07 February 2017
Researchers will find the structure of the smallest building blocks in nano-chemistry
Substances in solution and solid materials:
Two young researchers from University of Copenhagen have received funding - DKK 10 million each - to build up research groups to study the relationship between the structure of materials at the nano-scale and their properties. New knowledge in this can provide a foundation for everything from better batteries to purification of nuclear waste.
Kirsten M. Ø. Jensen is an expert in advanced x-ray scattering techniques, which makes it possible to explore the atomic structure of materials at the nanoscale. She conducts research into understanding the relationship between structure and properties of nanomaterials for exploitation of renewable energy sources, e.g. in batteries and solar cells. Only by knowing this relation, we will be able to design and produce new and more efficient nanomaterials in the future.
Thomas Just Sørensen is working to understand the correlation between the structure and function of dissolved substances, with a particular focus on rare earth elements - a group of chemical elements that are essential in most types of advanced technology from the LED light bulbs to mobile phones.
The two young researchers head their own research groups at the University of Copenhagen, Department of Chemistry, and are both affiliated with the Nano-Science Center. They have each received DKK 10 million from Villum Fonden's Young Investigator Programme to understand relations between structure and function on the nanoscale.
The borderland between nanoscience and chemistry
Through the last decades of research, it has become clear that nanomaterials can improve the impact of many of the technologies we are using for generating renewable energy. The material properties vary depending on the nanosize and the atomic structure, and Kirsten M. Ø. Jensen's project therefore aims to combine new methods in chemical synthesis for the preparation of nanomaterials with studies of their atomic structures.
Thomas Just Sørensen's research into rare earth elements also exploits the correlation between atomic structure and chemical properties. One of the major challenges in the extraction of europium and terbium to low-energy lighting and computer screens is that it is difficult to distinguish between the various elements. This means that the rare earth elements are expensive and their full potential can therefore not be exploited. By obtaining new knowledge about the rare earth chemistry and structures in solution, it will be possible to distinguish between the various elements and thus be able to develop methods for the extraction of resources.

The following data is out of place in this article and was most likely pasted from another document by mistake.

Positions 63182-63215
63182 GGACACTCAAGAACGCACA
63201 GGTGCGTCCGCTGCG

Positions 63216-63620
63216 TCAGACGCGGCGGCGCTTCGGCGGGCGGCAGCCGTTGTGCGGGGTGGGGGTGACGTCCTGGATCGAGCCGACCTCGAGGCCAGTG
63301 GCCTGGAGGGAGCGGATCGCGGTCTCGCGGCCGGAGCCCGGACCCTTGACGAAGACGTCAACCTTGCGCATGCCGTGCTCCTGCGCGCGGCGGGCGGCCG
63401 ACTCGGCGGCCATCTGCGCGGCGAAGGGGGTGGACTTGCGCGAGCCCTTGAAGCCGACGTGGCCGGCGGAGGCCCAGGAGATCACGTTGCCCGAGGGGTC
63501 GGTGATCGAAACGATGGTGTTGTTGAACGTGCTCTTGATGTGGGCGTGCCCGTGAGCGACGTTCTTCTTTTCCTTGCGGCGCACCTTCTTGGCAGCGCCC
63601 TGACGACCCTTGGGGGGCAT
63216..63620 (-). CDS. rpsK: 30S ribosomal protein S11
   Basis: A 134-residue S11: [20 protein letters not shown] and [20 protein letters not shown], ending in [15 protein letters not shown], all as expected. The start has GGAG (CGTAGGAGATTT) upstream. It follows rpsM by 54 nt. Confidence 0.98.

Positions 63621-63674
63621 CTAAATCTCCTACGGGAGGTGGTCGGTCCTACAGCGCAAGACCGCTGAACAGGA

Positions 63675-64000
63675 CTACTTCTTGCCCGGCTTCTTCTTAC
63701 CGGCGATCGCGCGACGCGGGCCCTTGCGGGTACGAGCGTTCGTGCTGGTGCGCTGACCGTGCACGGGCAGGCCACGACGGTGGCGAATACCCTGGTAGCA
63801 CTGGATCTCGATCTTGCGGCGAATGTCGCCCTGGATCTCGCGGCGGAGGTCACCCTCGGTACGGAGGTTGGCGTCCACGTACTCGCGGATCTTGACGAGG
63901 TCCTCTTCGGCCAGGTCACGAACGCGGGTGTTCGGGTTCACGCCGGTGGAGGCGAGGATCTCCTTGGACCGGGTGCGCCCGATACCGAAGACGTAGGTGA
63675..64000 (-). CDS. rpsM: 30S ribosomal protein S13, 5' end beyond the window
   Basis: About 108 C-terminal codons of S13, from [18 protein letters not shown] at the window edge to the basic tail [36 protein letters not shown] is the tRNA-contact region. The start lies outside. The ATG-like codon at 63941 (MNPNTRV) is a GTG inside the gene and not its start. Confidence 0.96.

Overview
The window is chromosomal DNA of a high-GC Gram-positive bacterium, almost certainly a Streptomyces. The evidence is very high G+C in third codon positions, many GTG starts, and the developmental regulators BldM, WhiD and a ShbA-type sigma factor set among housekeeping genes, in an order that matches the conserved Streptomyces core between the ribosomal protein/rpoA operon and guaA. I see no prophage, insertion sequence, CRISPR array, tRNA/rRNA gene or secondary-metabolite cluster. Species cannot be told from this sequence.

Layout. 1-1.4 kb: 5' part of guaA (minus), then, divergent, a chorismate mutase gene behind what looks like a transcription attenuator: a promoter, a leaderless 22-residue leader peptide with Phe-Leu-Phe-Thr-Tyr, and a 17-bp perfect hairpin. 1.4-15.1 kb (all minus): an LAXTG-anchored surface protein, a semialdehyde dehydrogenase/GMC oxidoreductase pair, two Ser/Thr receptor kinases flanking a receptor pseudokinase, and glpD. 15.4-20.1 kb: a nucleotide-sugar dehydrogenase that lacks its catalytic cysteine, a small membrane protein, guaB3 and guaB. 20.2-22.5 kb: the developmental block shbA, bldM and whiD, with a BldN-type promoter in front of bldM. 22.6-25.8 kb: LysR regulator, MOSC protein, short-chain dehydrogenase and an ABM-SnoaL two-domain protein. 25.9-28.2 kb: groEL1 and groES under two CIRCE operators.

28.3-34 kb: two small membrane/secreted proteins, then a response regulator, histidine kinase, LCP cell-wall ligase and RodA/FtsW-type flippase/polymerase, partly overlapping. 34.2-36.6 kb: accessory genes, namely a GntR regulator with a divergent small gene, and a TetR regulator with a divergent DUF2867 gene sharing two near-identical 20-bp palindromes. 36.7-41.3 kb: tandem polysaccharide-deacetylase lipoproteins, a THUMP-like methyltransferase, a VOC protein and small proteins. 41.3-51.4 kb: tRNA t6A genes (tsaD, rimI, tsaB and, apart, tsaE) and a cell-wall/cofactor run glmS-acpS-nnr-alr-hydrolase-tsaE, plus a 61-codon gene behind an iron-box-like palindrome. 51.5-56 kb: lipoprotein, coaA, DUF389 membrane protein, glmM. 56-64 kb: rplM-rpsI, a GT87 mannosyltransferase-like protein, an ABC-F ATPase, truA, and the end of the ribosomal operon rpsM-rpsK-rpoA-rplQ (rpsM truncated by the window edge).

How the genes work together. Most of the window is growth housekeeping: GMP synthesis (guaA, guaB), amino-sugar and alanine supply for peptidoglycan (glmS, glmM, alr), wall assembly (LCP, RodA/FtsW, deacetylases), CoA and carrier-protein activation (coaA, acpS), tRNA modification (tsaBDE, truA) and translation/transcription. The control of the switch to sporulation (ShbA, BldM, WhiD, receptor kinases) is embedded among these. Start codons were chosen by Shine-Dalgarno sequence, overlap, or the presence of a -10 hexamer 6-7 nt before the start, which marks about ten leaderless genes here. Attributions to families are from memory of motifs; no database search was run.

Where Kirsten M. Ø. Jensen's research can lead to new nanomaterials that can improve technology for energy conversion and storage, Thomas Just Sørensen's work will attempt to secure access to the raw materials that this type of high-tech applications consume. The two research projects, which Villum Fonden's Young Investigator Programme supports, both have a large element of fundamental research and focus on increasing our understanding of how the world works. In future, the basic scientific discoveries may form the basis of new technologies.
The projects will run over the next five years, and will clarify what is happening in the borderland between dissolved substances and solid materials. This will be done by using leading research facilities in the USA, the UK, Germany, Switzerland, Sweden and Japan for studying the structure of solutions, materials and the undiscovered land between the two. The MAX IV synchrotron facility, which recently opened in Lund in 2016, also offers new opportunities for structure research on the upcoming Danish DanMAX beamline, which both projects will make use of. In addition, the projects set the stage for use of neutron scattering techniques at the European Spallation Source (ESS), which is under construction. In addition to the use of large facilities around the world, the grants open the way for advanced laboratories in materials science in Copenhagen, where both research groups will be expanded.